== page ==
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US Navy Accepts Delivery of $13 Billion Nuclear-Powered Supercarrier
Image Credit: US Navy

US Navy Accepts Delivery of $13 Billion Nuclear-Powered Supercarrier

 
 

The U.S. Navy’s long-delayed nuclear-powered Gerald R. Ford-class aircraft carrier USS Gerald R. Ford (CVN-78), the lead of ship of the United States’ latest class of carriers, has finally been delivered to the service in Newport News, Virginia on May 31.

The delivery followed successful completion of acceptance trials on May 26 conducted by the U.S. Navy’s Board of Inspection and Survey, as well as builder’s sea trials in April overseen by Huntington Ingalls Industries-Newport News Shipbuilding and the Navy’s CVN 78 Program Office, among others.

The USS Gerald R. Ford, once commissioned, will be the U.S. Navy’s most expensive warship to date. Total cost for the lead ship of the class are estimated at almost $13 billion including $2.3 billion in cost overruns due to the ships’ many new and unproven systems, including two main turbine generators, a new dual-band radar system, advanced weapons elevators, and a new advanced arresting gear on the flight deck. The ship was originally slated to be commissioned in the summer of 2016.

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U.S. President Donald Trump personally objected to the installation of some of the new systems such as a new General Dynamics’ new electromagnetic aircraft launch system (EMALS) aboard the USS Gerald R. Ford, as I explained last month:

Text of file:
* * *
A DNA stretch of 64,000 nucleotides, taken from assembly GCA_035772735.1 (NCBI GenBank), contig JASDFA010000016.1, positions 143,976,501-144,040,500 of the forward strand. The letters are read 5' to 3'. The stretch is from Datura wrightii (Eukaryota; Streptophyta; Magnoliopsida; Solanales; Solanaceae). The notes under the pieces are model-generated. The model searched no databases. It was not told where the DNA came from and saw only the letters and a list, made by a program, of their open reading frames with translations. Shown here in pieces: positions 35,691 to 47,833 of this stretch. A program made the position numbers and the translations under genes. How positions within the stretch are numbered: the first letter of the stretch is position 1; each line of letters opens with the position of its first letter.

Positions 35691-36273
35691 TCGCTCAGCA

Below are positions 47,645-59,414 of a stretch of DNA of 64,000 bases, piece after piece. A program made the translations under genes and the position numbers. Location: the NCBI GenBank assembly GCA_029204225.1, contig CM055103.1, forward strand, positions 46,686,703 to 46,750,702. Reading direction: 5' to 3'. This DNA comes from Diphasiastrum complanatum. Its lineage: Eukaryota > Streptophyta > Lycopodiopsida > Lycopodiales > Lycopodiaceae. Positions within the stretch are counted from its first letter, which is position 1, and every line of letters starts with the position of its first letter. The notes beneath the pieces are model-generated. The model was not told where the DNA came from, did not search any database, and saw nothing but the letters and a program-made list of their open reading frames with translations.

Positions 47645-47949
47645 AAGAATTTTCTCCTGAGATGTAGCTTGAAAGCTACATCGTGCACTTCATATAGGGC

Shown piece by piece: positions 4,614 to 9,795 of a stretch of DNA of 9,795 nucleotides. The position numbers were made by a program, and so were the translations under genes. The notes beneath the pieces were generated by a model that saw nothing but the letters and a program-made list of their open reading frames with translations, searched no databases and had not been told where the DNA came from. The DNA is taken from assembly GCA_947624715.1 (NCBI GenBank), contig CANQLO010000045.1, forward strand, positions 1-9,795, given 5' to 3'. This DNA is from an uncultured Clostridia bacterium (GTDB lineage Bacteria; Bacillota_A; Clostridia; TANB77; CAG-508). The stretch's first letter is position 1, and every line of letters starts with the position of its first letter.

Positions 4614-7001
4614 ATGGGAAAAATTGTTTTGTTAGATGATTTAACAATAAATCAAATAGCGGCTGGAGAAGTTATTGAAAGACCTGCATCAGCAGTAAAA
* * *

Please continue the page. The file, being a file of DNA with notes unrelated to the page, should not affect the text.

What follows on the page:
The EMALS technology has recently come under critic by U.S. President Donald Trump who thinks that the U.S. Navy should abandon electromagnetic catapults and return to a steam-powered launch and recovery system.

“I said what system are you going to be–‘Sir, we’re staying with digital.’[EMALS] I said no you’re not. You going to goddamned steam, the digital costs hundreds of millions of dollars more money and it’s no good,” Trump told Time Magazine in an interview on May 11.

According to the U.S. Navy, “the next generation of aircraft carrier, the Gerald R. Ford class delivers unprecedented flexibility to the fleet. Due to a larger flight deck, the ability to host more aircraft, additional weapons and aviation fuel storage, and the Electromagnetic Aircraft Launch System and Advanced Arresting Gear, Ford will be able to increase sortie rates by one-third when compared to the Nimitz class.”

In addition, “the Navy’s newest aircraft carrier generates three times the amount of electricity as previous classes and is designed to rapidly add capabilities as new systems become available over the course of its projected 50-year service life.” The new supercarrier is expected to be commissioned this summer and is slated to achieve initial operational capability in 2020.

The U.S. Navy intends to induct a fleet of up to ten Ford-class aircraft carriers in the coming decades.  The 100,000-ton Ford-class constitutes the first new carrier design since the Nimitz-class in 1975. The lead ship of the class is the first new aircraft carrier to join the U.S. Navy’s surface fleet since the delivery of the Nimitz-class carrier USS George H. W. Bush in 2009.

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